“That’s caveman stuff, and there’s no way you can stop it,” my friend Kris told Ken and me over carrot-orange-ginger juice and corn meal pancakes at the Roost today. I was just past (but not past) a CT scan, a routine check because of all the pancreatic cancer in my family. To my surprise, once lying down, happily chatting up the technician, I went from A-Ok to No-Way-In-Hell in a flash. All it took was the machine moving me toward the scanner, and panic took over the wheel.
This is not to say I didn’t try to then smooth down the ragged edges of the shaky terror that started first in my bowels, then shook up my torso at high speed, even constricting my throat a little. Ken came to my rescue, and we practiced breathing, I plugged myself in to soothing yoga music on an Ipod mini, and we talked up one side and down the other about how this was nothing to fear, it would be over in 10 minutes, and all I had to do was breathe and stay. The staying part wasn’t happening. Panic attacks are a whole lot like a a train revving up to 120 mph while the conductor quickly discovers the brakes are out, and has she ever really been in charge to begin with?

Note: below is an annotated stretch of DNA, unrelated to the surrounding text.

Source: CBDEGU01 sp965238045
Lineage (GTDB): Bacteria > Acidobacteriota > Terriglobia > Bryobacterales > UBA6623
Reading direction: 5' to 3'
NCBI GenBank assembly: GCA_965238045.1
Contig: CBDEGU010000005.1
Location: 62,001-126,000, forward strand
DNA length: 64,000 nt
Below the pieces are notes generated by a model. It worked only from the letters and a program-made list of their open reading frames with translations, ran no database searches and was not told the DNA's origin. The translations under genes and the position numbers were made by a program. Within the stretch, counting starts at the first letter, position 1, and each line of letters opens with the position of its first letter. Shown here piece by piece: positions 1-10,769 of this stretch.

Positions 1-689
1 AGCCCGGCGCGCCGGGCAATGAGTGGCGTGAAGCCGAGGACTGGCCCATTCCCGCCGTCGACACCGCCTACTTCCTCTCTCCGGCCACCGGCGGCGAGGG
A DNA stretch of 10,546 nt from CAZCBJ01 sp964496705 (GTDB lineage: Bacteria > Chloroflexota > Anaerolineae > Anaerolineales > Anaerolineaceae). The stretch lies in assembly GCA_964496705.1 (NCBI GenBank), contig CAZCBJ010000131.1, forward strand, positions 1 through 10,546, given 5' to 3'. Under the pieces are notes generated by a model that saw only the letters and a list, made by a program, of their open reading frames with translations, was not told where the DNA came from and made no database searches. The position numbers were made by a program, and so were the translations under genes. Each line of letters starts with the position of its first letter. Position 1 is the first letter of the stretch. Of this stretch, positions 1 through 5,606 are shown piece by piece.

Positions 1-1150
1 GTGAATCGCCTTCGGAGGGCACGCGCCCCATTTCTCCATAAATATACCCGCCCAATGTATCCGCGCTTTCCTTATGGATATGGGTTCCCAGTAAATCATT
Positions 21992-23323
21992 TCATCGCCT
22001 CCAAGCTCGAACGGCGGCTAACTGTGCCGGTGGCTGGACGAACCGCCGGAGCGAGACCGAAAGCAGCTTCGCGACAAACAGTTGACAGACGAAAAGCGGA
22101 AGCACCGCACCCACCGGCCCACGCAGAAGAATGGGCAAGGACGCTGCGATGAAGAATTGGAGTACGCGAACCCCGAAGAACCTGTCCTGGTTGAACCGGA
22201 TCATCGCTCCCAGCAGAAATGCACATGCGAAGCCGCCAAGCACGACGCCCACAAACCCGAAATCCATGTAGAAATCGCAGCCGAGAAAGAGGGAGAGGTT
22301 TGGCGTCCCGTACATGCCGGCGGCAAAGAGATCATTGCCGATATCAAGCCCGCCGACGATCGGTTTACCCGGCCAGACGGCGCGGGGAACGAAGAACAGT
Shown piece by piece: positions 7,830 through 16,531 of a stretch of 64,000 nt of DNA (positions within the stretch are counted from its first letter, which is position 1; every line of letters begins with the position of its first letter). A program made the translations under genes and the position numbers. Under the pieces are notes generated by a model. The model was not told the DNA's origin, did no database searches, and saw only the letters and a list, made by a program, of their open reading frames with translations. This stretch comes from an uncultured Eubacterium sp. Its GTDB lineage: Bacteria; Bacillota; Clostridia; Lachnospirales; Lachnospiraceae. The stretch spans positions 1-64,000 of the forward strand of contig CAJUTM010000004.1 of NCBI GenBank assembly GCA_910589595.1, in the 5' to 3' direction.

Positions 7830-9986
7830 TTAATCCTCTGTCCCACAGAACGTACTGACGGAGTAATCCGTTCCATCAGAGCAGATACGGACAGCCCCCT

For any of us who have experienced such things, we know — in the most visceral way possible — that the body is a somatic animal, and there’s no herding that animal into logic at certain moments. While it would have been good to have gotten through today’s dealie deal in a hot minute, my future holds a return engagement, this time with greater preparation, mainly in the form of happy-place drugs.
Although this is crazily unpleasantness in the moment, it’s a good reminder of how, at heart and in body, we are wild beings, sometimes unable to behave according to what makes sense and what is expected. Sometimes that takes the form of howling at the moon, and other times, it means listening to a runaway train body. Yup, caveman stuff indeed.